Todd Burn’s Department Store on the corner of Mary Street and Jervis Street was a bustling enterprise on Dublin's northside. Following a fire which destroyed the original Todd Burns building in January 1902 (built 1859), architect William Mitchel was engaged to design this newer "Palatial Dublin Warehouse" which opened in 1905. It was constructed by Messrs. H. & J. Martin, with Messrs. J. & P. Good of Great Brunswick Street laying the foundations.
The 2 top floors (of 4) were used for residential purposes with Todd Burns retailing from the lower floors and basement.
In the 1950s, John McGuire Limited which took over the Todd Burns store in Mary St, Dublin and renamed it Todco. John McGuire (1929-2000) of Newtown Park House, Blackrock, was also a director of Brown Thomas at that time.
In 1969, we know this building as Pennys of Henry Street (although technically it stands on Mary Street near the henry Street entrance). In 2003, Penneys bought the neighbouring Nos. 45-46, along with adjacent shops, and built a department store on the demolished buildings.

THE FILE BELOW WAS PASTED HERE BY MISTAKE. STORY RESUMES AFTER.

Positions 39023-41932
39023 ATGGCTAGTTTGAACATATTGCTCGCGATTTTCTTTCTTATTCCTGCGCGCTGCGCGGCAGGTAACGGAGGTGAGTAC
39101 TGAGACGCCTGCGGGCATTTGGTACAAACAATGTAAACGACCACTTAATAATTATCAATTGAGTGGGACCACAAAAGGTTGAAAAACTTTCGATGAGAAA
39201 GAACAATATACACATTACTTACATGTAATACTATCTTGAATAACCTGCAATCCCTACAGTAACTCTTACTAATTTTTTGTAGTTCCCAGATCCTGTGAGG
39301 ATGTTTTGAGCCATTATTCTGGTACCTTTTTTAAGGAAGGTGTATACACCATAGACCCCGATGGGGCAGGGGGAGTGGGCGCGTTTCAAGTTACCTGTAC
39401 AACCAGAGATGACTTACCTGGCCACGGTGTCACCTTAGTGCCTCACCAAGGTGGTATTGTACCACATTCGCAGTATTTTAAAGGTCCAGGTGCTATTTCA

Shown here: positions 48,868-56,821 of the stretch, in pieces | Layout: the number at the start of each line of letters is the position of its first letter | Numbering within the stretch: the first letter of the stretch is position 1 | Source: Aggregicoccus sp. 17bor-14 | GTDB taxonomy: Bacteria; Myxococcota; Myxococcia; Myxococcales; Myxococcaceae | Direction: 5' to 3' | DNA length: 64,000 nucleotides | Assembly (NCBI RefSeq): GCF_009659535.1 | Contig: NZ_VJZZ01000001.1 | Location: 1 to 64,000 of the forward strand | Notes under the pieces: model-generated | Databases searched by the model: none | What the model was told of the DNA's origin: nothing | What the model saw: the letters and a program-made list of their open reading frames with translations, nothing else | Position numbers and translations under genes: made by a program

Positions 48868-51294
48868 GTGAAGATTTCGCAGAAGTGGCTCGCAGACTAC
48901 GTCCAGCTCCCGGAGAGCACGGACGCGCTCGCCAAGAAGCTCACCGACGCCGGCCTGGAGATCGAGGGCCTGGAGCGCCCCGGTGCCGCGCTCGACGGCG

- On the Mary Street side of Pennys, a plaque marks the location of Ireland's first cinema – the Volta Electric Theatre – opened by James Joyce in 1909 (then next-door to Burn's at No. 45).
- On the Jervis Street side of Pennys, a plaque marks the birthplace and home of Dublin historian Sir John T Gilbert (1829-1898) who wrote A History of the City of Dublin in 1861.
Today its ornate copper dome in this illustration is bright green in colour.
Did your ancestor work or live here?
|NIAH: Penny's Jervis Shopping Centre||Ireland||VIEW SOURCE|